Now, this is obviously not a revolutionary use case — devices like Samsung Galaxy Notes can convert handwritten notes to digital ones already. But the big difference with the Stanza is that it’s just for writing — there are no cameras, speakers, or ports on the device, in an effort to create what Dell describes as a “distraction-free experience.”

Dell’s tablet can also recognize more than letters. You can draw a line through text to delete it and can theoretically digitize shapes (such as Venn diagrams) as well. Separately, the Stanza can serve as an external monitor to extend your screen.

The Dell Concept Stanza mounted horizontally on a stand with the stylus magnetically attached to the top, on a desk with a cup of pens and a row of notebooks in the background. The screen displays BioFrame 2.0 software.

There’s the stylus, magnetically attached.
Image: Dell

I got to try the Stanza out for a few brief minutes. It was a comfortable writing experience — the stylus is compact and the tablet’s screen is smooth. The device correctly interpreted all of my (fairly messy) writing. In English, that is — though we were told that the device is supposed to support a whole bunch of languages, I tried writing some things in Chinese and Korean characters that it did not recognize.

So, work in progress. Since the Stanza is still in the concept stage, there’s no pricing and availability yet, and no guarantee that it’s going to become a real thing you can buy. But it could certainly be a nifty tool for boardroom and classroom use. It’s the rare concept device that I think seems pretty ready to go — though I hope it figures out how to do multiple languages at once.

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This powerful Dell gaming laptop is $700 in the Memorial Day sales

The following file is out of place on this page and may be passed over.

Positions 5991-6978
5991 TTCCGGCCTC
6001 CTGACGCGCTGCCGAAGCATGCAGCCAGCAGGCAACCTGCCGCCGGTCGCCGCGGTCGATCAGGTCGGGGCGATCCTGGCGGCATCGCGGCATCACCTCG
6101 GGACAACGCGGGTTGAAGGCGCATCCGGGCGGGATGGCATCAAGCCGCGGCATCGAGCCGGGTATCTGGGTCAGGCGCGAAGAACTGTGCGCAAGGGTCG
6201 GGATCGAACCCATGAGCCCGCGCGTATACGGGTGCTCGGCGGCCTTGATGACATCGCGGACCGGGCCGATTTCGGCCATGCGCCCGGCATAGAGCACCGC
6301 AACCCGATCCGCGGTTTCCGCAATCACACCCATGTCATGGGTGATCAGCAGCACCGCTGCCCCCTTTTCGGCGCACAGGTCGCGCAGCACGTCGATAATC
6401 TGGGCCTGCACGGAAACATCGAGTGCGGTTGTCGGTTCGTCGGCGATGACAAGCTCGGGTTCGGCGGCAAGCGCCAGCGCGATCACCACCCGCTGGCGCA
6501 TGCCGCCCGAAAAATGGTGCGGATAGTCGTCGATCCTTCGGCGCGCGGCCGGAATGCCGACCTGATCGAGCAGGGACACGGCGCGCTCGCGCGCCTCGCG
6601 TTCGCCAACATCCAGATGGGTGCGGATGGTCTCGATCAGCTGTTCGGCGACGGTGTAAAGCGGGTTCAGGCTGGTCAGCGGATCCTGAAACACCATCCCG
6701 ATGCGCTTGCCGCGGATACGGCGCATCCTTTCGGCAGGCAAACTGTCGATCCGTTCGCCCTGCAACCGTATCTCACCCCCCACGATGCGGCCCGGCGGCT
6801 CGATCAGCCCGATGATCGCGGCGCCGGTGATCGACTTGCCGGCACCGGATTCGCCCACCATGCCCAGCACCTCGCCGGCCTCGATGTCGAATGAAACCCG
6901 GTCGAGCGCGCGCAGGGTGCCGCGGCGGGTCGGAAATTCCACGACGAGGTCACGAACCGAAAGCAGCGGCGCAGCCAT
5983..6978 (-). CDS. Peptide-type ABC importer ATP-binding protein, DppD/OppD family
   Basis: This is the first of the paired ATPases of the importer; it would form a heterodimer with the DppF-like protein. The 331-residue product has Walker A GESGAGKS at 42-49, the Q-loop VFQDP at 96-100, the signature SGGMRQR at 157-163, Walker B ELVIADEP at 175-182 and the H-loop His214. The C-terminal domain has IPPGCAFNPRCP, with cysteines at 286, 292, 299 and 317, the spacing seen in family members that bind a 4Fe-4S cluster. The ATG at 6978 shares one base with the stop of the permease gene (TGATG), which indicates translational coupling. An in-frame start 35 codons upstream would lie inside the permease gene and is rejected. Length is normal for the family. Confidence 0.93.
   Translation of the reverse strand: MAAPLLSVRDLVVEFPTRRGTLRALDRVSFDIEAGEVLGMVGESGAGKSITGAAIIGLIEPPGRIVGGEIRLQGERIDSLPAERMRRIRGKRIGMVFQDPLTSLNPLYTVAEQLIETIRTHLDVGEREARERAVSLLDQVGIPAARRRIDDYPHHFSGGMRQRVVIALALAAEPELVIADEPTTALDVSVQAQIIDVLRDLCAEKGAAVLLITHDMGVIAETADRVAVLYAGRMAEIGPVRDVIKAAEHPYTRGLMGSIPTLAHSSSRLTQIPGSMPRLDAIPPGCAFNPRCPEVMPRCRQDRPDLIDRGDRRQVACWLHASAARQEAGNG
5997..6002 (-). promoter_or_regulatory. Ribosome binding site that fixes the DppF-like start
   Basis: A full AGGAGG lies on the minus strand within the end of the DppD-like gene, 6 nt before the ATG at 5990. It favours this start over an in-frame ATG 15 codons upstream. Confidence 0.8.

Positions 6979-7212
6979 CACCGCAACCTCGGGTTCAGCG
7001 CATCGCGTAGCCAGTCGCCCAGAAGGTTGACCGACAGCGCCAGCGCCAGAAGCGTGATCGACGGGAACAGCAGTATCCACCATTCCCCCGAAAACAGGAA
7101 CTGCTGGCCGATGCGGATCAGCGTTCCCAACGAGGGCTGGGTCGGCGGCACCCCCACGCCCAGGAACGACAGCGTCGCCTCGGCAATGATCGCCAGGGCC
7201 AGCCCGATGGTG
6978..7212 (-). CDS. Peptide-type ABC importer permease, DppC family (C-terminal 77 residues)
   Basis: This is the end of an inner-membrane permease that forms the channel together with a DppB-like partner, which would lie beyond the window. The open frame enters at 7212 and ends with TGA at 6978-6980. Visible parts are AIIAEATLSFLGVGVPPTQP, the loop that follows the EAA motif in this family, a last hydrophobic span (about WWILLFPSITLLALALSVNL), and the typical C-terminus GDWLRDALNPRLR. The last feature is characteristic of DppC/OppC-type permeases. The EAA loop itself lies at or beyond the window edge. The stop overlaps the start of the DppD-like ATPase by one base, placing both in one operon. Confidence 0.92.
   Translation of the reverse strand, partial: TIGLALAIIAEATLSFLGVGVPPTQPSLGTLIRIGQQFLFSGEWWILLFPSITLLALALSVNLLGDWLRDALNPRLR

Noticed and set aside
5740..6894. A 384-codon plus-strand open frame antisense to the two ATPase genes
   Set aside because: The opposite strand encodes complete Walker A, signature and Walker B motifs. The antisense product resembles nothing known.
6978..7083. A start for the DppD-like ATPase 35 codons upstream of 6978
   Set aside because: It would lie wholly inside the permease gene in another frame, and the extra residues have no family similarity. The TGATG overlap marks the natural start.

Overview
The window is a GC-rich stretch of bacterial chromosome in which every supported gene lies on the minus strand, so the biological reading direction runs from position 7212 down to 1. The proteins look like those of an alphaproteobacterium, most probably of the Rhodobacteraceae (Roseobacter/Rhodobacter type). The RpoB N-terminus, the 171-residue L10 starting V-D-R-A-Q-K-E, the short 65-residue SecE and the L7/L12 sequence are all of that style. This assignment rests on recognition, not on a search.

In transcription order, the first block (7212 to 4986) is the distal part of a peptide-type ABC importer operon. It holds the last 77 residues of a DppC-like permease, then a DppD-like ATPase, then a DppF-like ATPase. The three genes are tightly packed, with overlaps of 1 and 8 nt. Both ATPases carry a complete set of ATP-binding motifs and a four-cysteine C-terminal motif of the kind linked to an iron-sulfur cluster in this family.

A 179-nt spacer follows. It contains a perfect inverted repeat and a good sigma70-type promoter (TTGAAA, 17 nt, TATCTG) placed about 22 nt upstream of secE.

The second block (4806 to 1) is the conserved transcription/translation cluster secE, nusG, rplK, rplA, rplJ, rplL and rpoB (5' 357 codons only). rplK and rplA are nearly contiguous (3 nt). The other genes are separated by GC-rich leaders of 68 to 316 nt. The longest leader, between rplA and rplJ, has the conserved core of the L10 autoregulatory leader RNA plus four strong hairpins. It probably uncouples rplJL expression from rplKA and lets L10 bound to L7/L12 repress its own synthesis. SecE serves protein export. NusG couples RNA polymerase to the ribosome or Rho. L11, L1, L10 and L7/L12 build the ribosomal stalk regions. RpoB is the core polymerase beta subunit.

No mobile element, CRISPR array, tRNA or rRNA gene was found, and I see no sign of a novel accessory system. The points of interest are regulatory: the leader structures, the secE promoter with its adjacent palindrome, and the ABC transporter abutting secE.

While Memorial Day sales don’t often see the best electronics and laptops deals, Dell has a surprisingly good sale on its G15 Gaming Laptop, bringing it down to $700 from $1,069, a big $369 discount. If you’re not familiar with the G15, it’s the workhorse of the gaming laptop world, being one of the most-suggested laptops for those who want a good gaming laptop without breaking the bank.

The first thing most people look at when it comes to gaming laptops is the GPU, and in this case, the G15 comes with an Nvidia GeForce RTX 3050, a mobile-specific GPU, and a nice mid-level GPU if you don’t need to run the newest AAA games at the highest settings. The 15.6-inch Full HD display with a 120Hz refresh rate isn’t likely to push the RTX 3050 to its limits anyway, so you should be able to get away with relatively high settings. The only real downside is that the peak brightness on the screen is 250 nits, which might make it harder to see the screen in daylight, but it does have a narrow border, making it one of the more aesthetically pleasing gaming laptop deals.

The CPU on the G15 is an 11th-gen Intel i5-11260H, which is more than enough to handle most productivity software, and while it might chug a little, it shouldn’t have any issue running editing software or simulation games that like to munch on CPU power. Internal storage is on the lower side with a 256GB solid-state drive, so you might want to grab one of our external hard drive deals to help supplement that. The 8GB of RAM is about what you’d expect for a gaming laptop in this price range and should be enough for most uses.

Overall, the Dell G15 is a great gaming laptop, and the deal from Dell bringing it down to just $700 makes it one of the better deals in Dell’s Memorial Day sale. Of course, there are quite a few other great deals floating out there today, so check out our collection of some of the best Memorial Day laptop sales.